Also, CA has changed demographically (racially/ethnically) over the years, and many cities and towns might not look how they did 20-30 years ago, leading some people to be disenfranchised with the cultural change.

I don't think CA is a bad place to live, if one can afford to live there. I grew up there and was ready to leave, I didn't want to pay (too much) for something I didn't want. I wanted four seasons, which much of urban CA doesn't provide. The traffic can be a trial as well, so that was another factor in my decision. So I moved to Colorado, and am now in Washington state and have been happy in both of my new home states.

Would I go back to CA? Probably not, but I don't fault people for wanting to live there, I just like to let them know they will have to pay a lot in living costs and will have to deal with atrocious traffic and mild weather. Some think it's worth it, whereas I do not.
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Old 06-28-2009, 06:10 PM
 
12 posts, read 27,961 times
Reputation: 33
I am sooooo tired of people endlessly bashing the South, using the same old stereotypes from Gone With the Wind and old news clips of lynchings and desegregation protests. Yes, the South is a bit poorer than the rest of the US, but it's catching up, some areas faster than others. There is a higher crime rate, but if you stay out of bad neighborhoods you will be fine. Outside of the major cities, things are a bit slower paced, and the educational system definitely needs some work, but it's not exactly the hell on earth that it is described as. The South has some of the most vibrant cities in the world, in my opinion. Dallas, Houston, Austin, Atlanta, Charlotte, even Memphis all have something to offer. And I don't think anyone's ever accused New Orleans of not being open-minded (it has one of the premier gay-pride festivals in the US). I am an openly gay, college educated young male and I have lived in the South all my life, much of it in the rural South. I have never been attacked for being gay, people don't knock on my door inviting me to church, and I don't even own a gun, nor do the vast majority of my friends and associates.

I'm not saying the South is the greatest place in the world, but it's certainly not the worst. I just wish people would stop bashing it using old stereotypes that are largely untrue in the last twenty years. Besides, the South has perhaps the most distinctive culture and sense of place of any region in the US. Personally, I would rather live somewhere with such a feeling of pride in itself, rather than some bland, ugly midwestern city, or some grimy post-industrial wasteland city in the Northeast.
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Old 06-29-2009, 03:35 AM
 
1,263 posts, read 3,546,883 times
Reputation: 615
I also prefer the South to Midwest in general, and prefer cities like Dallas to cities like Buffalo. But I believe many Midwesterners will jump out to tell you they are not bland. They have this, they have that, blah blah..., and Notheasterners will be angry and point out they are not grimy as well. Just like your reactions, nowadays you are not allowed to have any stereotype (or should I say, negative comments) on anywhere or any particular group of people, otherwise you will be bashed hard. I guess on a forum, the best way not to attract attack is never say something negative about other areas and always use mild words. After all it is all relative, right?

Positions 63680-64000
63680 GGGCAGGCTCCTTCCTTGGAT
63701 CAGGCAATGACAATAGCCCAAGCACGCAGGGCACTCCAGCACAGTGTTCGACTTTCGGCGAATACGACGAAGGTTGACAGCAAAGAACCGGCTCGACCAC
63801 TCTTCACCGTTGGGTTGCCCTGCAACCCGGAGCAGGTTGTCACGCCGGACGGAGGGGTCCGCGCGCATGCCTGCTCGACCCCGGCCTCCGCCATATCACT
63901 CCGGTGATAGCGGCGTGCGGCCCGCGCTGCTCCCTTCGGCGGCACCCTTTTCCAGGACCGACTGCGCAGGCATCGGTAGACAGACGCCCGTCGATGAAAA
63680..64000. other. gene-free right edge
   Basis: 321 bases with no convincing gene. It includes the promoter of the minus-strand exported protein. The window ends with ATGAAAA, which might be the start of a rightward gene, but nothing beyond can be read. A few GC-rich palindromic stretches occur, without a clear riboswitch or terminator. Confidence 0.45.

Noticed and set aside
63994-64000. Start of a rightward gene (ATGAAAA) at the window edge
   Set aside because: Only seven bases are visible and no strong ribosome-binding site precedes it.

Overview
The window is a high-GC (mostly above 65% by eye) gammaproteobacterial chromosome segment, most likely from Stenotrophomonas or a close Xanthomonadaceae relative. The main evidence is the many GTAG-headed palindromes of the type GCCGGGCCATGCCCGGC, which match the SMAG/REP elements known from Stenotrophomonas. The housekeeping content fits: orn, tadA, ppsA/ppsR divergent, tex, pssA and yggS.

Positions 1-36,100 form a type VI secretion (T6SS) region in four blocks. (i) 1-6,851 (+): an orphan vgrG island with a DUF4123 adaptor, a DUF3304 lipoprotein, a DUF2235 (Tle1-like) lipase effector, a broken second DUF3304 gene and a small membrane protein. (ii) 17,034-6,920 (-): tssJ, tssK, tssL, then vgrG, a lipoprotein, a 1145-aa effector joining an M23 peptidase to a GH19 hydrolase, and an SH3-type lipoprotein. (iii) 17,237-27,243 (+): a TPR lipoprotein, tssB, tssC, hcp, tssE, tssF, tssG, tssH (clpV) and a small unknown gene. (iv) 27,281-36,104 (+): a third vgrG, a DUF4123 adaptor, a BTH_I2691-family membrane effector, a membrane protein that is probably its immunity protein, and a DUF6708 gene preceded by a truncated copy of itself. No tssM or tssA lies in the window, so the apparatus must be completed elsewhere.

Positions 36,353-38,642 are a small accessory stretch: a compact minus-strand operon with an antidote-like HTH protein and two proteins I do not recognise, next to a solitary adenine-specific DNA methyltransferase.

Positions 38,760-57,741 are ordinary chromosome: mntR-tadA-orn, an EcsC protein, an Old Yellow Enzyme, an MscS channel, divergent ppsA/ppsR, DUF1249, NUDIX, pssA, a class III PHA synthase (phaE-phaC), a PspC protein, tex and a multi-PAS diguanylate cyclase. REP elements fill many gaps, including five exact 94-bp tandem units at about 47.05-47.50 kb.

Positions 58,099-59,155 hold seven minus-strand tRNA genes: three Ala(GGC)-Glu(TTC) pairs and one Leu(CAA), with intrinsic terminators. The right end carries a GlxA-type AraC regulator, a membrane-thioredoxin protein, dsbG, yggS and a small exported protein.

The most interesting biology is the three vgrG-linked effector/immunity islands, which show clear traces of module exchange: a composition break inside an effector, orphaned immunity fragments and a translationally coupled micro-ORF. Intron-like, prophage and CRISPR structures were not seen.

In general, the cities of the South resembles Europe less than the Northeast. That's all I can say and I guess everybody would agree.

Quote:
Originally Posted by kcope001 View Post
I am sooooo tired of people endlessly bashing the South, using the same old stereotypes from Gone With the Wind and old news clips of lynchings and desegregation protests. Yes, the South is a bit poorer than the rest of the US, but it's catching up, some areas faster than others. There is a higher crime rate, but if you stay out of bad neighborhoods you will be fine. Outside of the major cities, things are a bit slower paced, and the educational system definitely needs some work, but it's not exactly the hell on earth that it is described as. The South has some of the most vibrant cities in the world, in my opinion. Dallas, Houston, Austin, Atlanta, Charlotte, even Memphis all have something to offer. And I don't think anyone's ever accused New Orleans of not being open-minded (it has one of the premier gay-pride festivals in the US). I am an openly gay, college educated young male and I have lived in the South all my life, much of it in the rural South. I have never been attacked for being gay, people don't knock on my door inviting me to church, and I don't even own a gun, nor do the vast majority of my friends and associates.

I'm not saying the South is the greatest place in the world, but it's certainly not the worst. I just wish people would stop bashing it using old stereotypes that are largely untrue in the last twenty years. Besides, the South has perhaps the most distinctive culture and sense of place of any region in the US. Personally, I would rather live somewhere with such a feeling of pride in itself, rather than some bland, ugly midwestern city, or some grimy post-industrial wasteland city in the Northeast.
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Old 01-16-2011, 12:36 PM
 
1 posts, read 685 times
Reputation: 10
Oh yes don't forget the Racism here in the good ol' US. For us Londoners, it can be quite overbearing. The south is probably the worst.